Tennis Australia suffer $100 million net loss after Covid-19 hit Australian Open
The Covid-19 hampered Australian Open caused Tennis Australia to suffer a $100 million dollar net loss and forced them to take out a $40 million loan.
Tennis Australia’s latest annual report showed that they had sustained a net loss of more than $100 million Australian dollars ($71 million American dollars or £53 million pounds) in the 15 months surrounding the 2021 Australian Open. The 2021 ‘Happy Slam’ was first delayed and then heavily impacted by Covid-19.
Costs were incurred by flying players from all around the world into Melbourne on chartered flights and then placing them under mandatory hotel quarantine procedures for two weeks.
This was also compounded by the reduced capacities, as well as a lack of spectators and restricted crowds due to a sudden lockdown that prevented fans from attending Melbourne Park for five days. This in turn led to a decrease in ticket revenue and other sales that would have mitigated some of the costs.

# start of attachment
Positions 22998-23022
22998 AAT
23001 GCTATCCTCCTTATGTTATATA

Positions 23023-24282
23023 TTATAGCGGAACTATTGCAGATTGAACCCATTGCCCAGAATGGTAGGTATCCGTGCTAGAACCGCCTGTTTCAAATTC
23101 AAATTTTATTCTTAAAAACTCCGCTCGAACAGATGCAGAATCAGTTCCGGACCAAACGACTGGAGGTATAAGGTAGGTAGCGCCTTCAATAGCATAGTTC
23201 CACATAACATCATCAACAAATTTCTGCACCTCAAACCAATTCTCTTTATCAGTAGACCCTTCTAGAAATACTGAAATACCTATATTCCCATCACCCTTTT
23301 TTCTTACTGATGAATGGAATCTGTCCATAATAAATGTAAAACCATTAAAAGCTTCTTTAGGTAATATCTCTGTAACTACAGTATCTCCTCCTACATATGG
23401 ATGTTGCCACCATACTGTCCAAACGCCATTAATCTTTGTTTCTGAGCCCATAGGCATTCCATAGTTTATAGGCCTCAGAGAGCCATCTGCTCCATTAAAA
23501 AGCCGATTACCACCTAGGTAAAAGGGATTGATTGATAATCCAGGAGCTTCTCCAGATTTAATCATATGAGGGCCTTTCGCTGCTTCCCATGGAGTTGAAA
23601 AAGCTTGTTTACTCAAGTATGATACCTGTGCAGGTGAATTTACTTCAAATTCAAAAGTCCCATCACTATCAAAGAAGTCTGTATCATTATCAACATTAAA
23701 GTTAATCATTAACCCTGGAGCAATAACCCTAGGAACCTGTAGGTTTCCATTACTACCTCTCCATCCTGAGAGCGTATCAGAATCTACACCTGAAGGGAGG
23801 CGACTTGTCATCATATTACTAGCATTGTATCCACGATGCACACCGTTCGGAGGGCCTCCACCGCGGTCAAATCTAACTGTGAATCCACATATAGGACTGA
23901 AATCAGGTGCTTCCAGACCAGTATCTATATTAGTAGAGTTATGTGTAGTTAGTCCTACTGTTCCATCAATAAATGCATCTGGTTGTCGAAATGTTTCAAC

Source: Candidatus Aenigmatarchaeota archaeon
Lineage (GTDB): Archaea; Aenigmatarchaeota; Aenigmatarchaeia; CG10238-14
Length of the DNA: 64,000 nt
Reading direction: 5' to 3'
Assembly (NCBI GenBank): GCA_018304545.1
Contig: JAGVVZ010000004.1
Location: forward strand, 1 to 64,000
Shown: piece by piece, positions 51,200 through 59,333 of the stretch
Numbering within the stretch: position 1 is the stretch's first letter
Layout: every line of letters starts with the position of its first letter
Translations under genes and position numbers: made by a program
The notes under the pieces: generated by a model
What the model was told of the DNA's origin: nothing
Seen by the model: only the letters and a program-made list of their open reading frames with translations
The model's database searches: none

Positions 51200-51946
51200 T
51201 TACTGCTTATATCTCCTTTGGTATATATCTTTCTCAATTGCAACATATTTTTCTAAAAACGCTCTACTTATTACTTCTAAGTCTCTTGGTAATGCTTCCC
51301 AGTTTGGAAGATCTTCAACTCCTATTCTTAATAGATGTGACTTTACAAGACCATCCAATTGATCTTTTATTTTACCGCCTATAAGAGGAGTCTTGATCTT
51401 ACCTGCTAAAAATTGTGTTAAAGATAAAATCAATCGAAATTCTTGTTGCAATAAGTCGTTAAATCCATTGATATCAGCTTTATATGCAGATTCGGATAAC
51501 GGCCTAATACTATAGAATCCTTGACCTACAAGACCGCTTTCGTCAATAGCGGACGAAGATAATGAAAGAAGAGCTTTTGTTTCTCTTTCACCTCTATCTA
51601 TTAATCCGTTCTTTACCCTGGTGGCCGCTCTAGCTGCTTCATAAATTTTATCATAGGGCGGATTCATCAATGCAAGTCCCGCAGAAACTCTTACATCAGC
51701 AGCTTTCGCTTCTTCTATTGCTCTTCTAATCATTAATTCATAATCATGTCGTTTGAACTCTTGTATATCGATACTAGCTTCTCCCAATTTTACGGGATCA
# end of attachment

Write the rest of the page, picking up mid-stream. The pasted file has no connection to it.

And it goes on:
The A$100 million figure eclipsed Tennis Australia’s cash reserves of A$80 million and forced them to take out a loan of A$40 million ($28 million US Dollars or £21 million pounds) to tide them through to the next year.
Despite the concerns raised by the newly-discovered Omicron Covid-19 variant, the Australian government continue to slowly relax both external and internal border controls as vaccination rates continue rise, but Tennis Australia knew there would be further challenges.
The tournament will be held in its regular slot of January, as opposed to being held in February like it was this year and will also be boosted by full capacity crowds.
However, unvaccinated players will still be unable to compete at the Australian Open. Amongst the possible notable absentees is World number one and 20-time Grand Slam champion Novak Djokovic, who remains coy on his vaccination status.
Tennis Australia’s decision to make vaccines mandatory was described by Djokovic’s father Srdjan as “blackmail”. To which Victorian sports minister Martin Pakula replied “it’s not about blackmail, it’s about it’s about your responsibility.”
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